The document was put out for public consultation (see above) in early September 2010 and was meant to be in this format for eight weeks whilst those of us who wished could comment.  Why, EDDC even did a “hip” You Tube video featuring the ageing rock star, Stuart Hughes, extolling the virtues of consultation on an unwary public.

Then it all started to go terribly wrong – both for EDDC and its electorate.  Out of nowhere, it seems, people wised up to what was going on – thousands of new homes – more than East Devon was required to have, more even than East Devon most probably would ever need, many of them in areas that were unsuitable, masses of development land (much of it agricultural land or current open space).  The masses began to mumble, then they began to speak and then they began to roar – this simply was not right.  Comment after comment teemed into the planning department (more than 2,000 at the last count) and, eventually, as always happens, the people found their voice – Communities Before Developers.  Marches, media coverage, blog – they all served to spread the word.

Did this influence EDDC?  Not at all.  Despite the fact that they MUST have known that the document was highly flawed they went ahead and used it as the reason to pass two huge housing developments in Axminster and Westclyst.  Officers quoted from it at Development Management Committee meetings [thinks:  why was the name changed from Development CONTROL to Development MANAGEMENT?] as if it were a sacred religious text – brought down from a mountain by prophets.  This was the True Word and there was no Other Word.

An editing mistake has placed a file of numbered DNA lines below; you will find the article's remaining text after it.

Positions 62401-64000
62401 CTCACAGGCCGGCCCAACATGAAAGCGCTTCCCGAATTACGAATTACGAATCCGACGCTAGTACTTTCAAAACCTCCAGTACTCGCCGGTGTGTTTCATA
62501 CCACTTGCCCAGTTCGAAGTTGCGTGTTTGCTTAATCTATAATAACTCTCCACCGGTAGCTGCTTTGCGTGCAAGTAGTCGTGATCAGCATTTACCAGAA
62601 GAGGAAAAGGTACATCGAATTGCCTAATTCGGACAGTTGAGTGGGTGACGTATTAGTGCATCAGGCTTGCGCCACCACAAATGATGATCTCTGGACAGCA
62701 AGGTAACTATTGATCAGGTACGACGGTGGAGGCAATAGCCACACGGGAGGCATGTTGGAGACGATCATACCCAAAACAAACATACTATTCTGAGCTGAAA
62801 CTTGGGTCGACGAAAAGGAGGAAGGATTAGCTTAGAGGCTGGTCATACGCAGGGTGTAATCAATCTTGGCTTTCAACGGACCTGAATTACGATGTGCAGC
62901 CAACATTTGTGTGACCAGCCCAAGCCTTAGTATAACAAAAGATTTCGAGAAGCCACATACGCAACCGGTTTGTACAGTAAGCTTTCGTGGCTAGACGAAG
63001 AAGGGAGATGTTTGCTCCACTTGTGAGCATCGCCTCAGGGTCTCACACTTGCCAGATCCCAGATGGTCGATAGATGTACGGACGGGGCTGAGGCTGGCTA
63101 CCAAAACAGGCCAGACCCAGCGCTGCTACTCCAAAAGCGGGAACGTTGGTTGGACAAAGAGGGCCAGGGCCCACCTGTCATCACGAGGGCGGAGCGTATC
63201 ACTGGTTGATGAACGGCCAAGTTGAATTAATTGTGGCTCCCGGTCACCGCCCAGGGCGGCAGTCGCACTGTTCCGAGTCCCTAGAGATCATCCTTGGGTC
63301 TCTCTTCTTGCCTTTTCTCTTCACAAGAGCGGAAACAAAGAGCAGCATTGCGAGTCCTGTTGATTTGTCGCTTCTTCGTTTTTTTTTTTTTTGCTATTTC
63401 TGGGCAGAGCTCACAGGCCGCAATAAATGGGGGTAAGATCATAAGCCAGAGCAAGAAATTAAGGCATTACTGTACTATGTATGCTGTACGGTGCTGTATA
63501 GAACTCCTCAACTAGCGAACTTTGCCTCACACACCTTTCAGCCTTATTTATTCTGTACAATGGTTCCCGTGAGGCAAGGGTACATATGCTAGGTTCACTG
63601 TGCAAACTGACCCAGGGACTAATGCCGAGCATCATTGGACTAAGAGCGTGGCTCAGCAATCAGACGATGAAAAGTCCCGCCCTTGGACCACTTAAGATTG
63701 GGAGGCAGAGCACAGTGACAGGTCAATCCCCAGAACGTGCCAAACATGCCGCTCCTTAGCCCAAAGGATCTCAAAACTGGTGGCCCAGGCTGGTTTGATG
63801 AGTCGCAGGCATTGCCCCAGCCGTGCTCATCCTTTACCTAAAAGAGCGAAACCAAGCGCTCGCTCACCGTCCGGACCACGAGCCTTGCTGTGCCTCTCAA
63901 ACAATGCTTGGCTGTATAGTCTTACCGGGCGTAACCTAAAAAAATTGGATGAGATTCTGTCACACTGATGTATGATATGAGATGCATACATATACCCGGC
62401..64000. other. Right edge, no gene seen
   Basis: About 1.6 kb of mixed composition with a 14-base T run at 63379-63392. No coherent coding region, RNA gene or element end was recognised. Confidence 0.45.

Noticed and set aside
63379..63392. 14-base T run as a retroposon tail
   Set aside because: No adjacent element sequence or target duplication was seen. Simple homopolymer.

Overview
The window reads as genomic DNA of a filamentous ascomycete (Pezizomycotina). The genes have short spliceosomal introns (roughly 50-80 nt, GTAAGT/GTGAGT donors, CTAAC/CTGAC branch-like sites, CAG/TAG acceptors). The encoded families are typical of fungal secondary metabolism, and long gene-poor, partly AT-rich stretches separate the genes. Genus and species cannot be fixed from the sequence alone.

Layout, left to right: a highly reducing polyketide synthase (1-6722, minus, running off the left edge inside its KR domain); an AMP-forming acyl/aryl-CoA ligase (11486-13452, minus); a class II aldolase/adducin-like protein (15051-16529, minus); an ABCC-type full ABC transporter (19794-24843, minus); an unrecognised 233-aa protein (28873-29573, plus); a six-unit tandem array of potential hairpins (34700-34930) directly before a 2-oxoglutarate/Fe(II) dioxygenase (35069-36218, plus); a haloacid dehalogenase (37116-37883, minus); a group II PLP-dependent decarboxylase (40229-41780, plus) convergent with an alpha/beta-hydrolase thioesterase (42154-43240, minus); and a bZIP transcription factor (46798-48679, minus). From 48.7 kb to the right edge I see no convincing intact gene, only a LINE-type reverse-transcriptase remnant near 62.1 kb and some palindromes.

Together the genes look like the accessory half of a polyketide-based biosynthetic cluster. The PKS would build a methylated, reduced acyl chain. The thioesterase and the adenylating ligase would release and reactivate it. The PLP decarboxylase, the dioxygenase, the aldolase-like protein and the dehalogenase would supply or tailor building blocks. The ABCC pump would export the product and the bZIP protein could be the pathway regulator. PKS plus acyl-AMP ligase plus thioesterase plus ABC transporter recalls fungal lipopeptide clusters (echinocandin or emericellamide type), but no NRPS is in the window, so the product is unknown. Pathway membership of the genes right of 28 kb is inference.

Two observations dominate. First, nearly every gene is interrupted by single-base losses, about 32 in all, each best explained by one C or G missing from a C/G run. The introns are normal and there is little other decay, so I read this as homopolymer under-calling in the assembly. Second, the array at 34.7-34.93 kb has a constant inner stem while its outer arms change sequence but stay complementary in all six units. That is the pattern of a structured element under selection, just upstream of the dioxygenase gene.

Except that the ?Great and the ?Good (otherwise known at the EDDC Executive and its faithful officers) had misjudged not only the electorate but also its own councillors.  One by one they stood up and said “This will not do!”   (Well, actually, for a while, when the Axminster and Westclyst planning applications were being heard, it did do – but let’s not be too picky here and try to look on the bright side).  The Leader (praise be to her) was told, it is said in no uncertain terms, that Heads Should Roll.  They almost did ….

The LDF Core Strategy was withdrawn for a rethink.  Much spin – “thank you everyone for giving us all those comments – it shows we are doing our job ….”  Er, no, it doesn’t – it actually shows the opposite.  If they had been doing their jobs there would have been NO comments!

How long will this take – oh, months, and months, and months – definitely until after the next local elections.  Why?  Well, we have to go back to the drawing board after all those comments we have thanked you all for.  Democracy in action?  Probably not, burying bad news until after the local elections?  Possibly.

How could a Local Authority get just about everything so wrong?  They didn’t calculate the number of homes needed properly, they didn’t calculate the amount of employment to be generated properly, so they overestimated the amount of housing development land and employment land that they needed.  How on earth could this happen?  Good question, to which I doubt we will ever get a good (or even a not very good) answer, although we might get a Spin Answer.  What would happen if EDDC was asked to organise a beer tasting in an emporium for manufacturing such a liquid (a p*** up in a brewery in other words).  The mind truly boggles.